In the NFL, 31 teams go home at the end of the season as losers. If you think about it that’s 97 percent of the league that doesn’t accomplish the ultimate goal every single year. It doesn’t matter if your favorite team won their division if they didn’t win the Super Bowl, they still came up short.
As previously stated in earlier blogs, football is a business and owners do whatever it takes to make their product earn. Unfortunately there are times when the monster eats itself or some teams just don’t have the structure in place internally. Many times what’s seen on the field reflects that lack of planning by General Managers or Owners but at the end of the year when the results are in, the coach takes the fall.
The coach may not be able to win with the lack of depth they were given or maybe the GM didn’t give them players that fit their system. Too bad, the coach is the one to go. Think about all the different parts of a football team and the number of players that have to do their job. If one player doesn’t perform their assignment the whole chain will snap. Many times the players don’t realize that the average career of an NFL player is less than 4 years. Players see guys like Tom Brady and Peyton Manning that have longevity in a rough and tumble league. However, because of the violent collisions injuries are common and career threatening.
When these players drop their end of the rope, coaches have to scramble to find someone else to pick it up. It’s what many refer to as a “next man up” mentality. The problem is there are guys who aren’t able to deal with the pressure or the pace and they too fall. Even though most players in the NFL are close to the same skill set in most areas, it’s the mental aspect that makes guys great. It’s up to coaches to push men to find that.
But what happens when guys tune that out? Or what happens when some guys don’t have the ability to push through that final wall? Scouting players isn’t a science, as is evident by the many busts in the NFL draft. These players can become what is known as “coach killers” contributing to the average length of a coaching career being less than 5 years. Think about that player who was drafted and fizzled out within his first 4 years in the league even though the first year coach relied so heavy on him. Now the coach might have one more year to prove himself, but more than likely that coach is already out the door.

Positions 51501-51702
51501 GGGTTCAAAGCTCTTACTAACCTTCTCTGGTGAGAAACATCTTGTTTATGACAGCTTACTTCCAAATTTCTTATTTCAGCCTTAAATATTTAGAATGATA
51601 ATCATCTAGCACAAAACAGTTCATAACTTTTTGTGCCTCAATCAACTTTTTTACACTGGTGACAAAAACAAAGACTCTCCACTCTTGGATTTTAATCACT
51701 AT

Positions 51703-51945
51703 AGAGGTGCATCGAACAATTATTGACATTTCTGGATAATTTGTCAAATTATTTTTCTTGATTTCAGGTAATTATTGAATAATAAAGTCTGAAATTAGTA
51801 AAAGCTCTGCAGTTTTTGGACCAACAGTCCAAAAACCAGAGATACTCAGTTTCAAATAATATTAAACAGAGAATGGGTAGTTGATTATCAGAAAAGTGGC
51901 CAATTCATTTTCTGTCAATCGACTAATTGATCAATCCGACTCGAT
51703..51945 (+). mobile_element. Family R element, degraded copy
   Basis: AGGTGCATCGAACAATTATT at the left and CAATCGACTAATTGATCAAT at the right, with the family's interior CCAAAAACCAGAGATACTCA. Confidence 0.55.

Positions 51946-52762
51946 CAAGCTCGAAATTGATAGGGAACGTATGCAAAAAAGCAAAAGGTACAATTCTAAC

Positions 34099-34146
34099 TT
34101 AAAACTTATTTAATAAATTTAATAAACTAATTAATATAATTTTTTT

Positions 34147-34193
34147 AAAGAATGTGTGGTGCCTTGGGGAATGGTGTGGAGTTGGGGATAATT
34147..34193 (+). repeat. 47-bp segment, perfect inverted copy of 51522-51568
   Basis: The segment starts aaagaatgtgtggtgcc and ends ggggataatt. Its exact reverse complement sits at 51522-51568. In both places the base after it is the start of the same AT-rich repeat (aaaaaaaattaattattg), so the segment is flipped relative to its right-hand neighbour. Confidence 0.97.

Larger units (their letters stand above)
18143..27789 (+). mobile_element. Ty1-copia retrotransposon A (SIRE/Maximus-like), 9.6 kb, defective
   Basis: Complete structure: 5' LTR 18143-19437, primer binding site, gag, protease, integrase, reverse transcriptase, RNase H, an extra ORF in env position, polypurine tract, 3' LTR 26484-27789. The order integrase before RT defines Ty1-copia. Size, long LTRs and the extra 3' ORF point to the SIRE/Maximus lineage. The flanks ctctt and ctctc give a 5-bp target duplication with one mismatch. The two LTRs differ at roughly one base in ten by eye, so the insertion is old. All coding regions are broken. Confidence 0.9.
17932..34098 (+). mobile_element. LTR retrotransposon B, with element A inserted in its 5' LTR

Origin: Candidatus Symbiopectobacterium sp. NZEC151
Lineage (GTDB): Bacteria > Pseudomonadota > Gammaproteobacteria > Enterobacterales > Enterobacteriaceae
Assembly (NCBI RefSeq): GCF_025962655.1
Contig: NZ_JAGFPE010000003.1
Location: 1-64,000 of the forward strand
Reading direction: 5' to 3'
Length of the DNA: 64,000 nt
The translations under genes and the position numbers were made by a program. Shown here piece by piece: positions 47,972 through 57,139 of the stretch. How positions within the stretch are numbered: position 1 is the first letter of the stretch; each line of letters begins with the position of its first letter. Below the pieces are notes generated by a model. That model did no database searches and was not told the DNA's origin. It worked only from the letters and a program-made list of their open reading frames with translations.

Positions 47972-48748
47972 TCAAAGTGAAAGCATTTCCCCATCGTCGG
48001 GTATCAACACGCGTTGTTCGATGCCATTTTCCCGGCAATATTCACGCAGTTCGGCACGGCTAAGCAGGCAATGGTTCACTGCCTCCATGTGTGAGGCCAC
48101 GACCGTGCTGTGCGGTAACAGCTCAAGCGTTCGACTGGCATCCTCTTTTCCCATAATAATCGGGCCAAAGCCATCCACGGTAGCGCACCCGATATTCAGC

When we watch football very few of us think of those guys that walk up and down the sidelines. Not just the main guys like Bill Belichick or Mike Tomlin. There are those men behind them, the ones that give their all to coach the wide receivers or the defensive backs that rarely have their names in the paper or the news. When a defense plays lights out it’s normally the defensive coordinator who gets the credit even though that defensive backs coach gave up his free time and his life to be there researching and preparing too. When the coach gets fired guess who is going to go too? All those coaches. Maybe some of them will never get another job in football even though they were great at what they did. The problem is no one knew them except for that coach and now he can’t find another job. But the players who let go of the rope, they might get another shot. That General Manager who didn’t bring in enough players that were good enough to cover for injuries? You can bet he’s still there.
I understand that coaches watch film and prepare a game plan. They call the plays and try to put the players in the right position to win however sometimes it isn’t the coach’s fault that a team loses. Sometimes there truly are bad teams based upon the roster they’ve been given. Sure it’s up to them to make the best of hands they are dealt but I think many times fans, executives and the media expect way too much of coaches instead of realizing that players have to be held accountable too. Coaches aren’t miracle workers, they are human and can only do so much- it’s time to stop blaming them for everything and start praising them.